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Your Texans: Safeties


The Texans were hit hard early this year by injuries at the safety positions when Glenn Earl and Jason Simmons went out for the season.

Since then,three safeties – one who has been with the team for a while, one who arrived at midseason last year and one who just joined them at the start of this season – have helped take up the slack.

The player most familiar to Texans fans is C.C. Brown, who is in his third season with the team and has started 33 of the 37 games in which he has played.

A sixth-round pick by Houston in 2005, Brown started 15 games last year and finished fourth on the team with 65 total tackles and one interception.

The starting strong safety says he tries to emulate Eagles safety Brian Dawkins and the Patriots' Rodney Harrison.

"I like the way those two play the game," Brown said. "Once I step off the field, I'm the nicest person around. But once I step on it, it's a kill mentality – everybody's got to go. I like to use my physical (nature)."

Brown says it helps to play one of the best receivers in the game, Andre Johnson, in practice, even though Johnson has been sidelined recently. Brown enjoys playing against the game's best receivers.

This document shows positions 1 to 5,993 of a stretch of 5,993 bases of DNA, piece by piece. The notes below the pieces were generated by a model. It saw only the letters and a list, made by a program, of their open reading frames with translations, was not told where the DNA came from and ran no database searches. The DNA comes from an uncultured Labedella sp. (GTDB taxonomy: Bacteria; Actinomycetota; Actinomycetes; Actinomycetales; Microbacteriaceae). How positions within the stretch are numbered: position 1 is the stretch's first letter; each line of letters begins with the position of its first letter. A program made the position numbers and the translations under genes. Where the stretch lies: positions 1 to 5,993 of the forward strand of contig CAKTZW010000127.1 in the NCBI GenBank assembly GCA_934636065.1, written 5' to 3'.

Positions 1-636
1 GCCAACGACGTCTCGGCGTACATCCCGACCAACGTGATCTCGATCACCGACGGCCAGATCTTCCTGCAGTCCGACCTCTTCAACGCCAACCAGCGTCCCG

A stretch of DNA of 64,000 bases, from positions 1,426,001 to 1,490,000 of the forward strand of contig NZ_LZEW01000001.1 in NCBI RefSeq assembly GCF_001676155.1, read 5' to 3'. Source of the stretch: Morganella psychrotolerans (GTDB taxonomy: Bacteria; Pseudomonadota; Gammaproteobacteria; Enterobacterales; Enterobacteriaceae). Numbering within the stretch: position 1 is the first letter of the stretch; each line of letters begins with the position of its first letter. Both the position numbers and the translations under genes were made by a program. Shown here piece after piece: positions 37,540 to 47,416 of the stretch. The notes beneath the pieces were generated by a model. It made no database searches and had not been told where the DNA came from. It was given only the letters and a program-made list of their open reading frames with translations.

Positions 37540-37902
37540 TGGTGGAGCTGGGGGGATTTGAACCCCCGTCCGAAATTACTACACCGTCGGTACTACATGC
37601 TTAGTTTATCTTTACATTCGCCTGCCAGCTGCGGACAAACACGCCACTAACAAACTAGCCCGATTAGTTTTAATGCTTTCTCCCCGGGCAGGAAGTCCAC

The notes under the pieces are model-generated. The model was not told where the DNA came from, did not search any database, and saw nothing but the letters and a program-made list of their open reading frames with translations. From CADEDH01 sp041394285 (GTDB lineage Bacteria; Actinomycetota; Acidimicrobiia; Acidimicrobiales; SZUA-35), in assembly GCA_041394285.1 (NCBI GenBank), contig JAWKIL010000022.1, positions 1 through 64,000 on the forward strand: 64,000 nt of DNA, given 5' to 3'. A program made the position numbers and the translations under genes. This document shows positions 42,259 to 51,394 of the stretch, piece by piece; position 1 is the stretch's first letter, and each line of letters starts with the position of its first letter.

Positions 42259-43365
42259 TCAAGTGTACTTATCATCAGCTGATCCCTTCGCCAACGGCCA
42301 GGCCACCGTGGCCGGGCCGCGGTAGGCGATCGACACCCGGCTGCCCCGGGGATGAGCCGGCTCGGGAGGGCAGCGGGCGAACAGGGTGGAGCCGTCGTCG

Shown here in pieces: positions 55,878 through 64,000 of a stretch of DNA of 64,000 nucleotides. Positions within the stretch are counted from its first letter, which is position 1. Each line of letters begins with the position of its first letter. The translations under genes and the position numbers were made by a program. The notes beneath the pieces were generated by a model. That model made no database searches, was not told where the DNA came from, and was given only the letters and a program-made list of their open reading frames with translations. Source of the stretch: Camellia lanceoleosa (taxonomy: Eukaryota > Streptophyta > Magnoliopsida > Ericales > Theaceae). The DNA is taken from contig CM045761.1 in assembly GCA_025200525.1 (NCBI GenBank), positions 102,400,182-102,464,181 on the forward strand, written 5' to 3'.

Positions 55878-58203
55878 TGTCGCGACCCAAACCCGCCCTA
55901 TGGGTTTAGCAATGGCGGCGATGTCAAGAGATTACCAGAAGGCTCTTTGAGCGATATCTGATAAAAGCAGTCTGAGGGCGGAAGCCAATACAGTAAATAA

"Andre Johnson is a guy with that size and that speed and quickness that are crazy," Brown said, going over the game's top receivers. "The second guy is (the Colts') Marvin Harrison. You look at him and say this is a short guy with short legs, so he can't move that fast. But once he gets going, he just gets to flying around the field and he runs the best routes.

"Then there's (the Patriots') Randy Moss. That's a freak of nature. What more can you say? Over the years, people say he has lost a step. But then you see him in the game against the Jets when he outran three defenders. He banked it all along."

{QUOTE}The player who has been here since the middle of last year is Von Hutchins, who now starts at free safety. He says the offseason has helped him grow comfortable with the Texans' schemes and teammates.

"I came in here last year at midseason and got a chance to get to know the guys, get to know the defense and the coaches a little," Hutchins said. "But just having a chance to get to know the guys during the whole summer, the OTAs, the mini-camp and all that, has helped."

Hutchins says he learned a lot from Colts coach Tony Dungy.

"Dungy brought me in and taught me the Cover 2 scheme," Hutchins said. "Learning from Dungy and that organization was a great thing. As a player, you get an opportunity to learn how to play fast and learn good practice habits and just learn things about football.

"Then coming here and bringing that work ethic and those practice habits here, I've been able to learn from the guys here and teach them some of my practice habits and just that winning attitude I got from Dungy."

Hutchins knows injuries have been tough on the Texans' secondary.

"We miss Glenn and we miss Jason Simmons," he said. "But the guys here have got to be able to step up and make plays ourselves.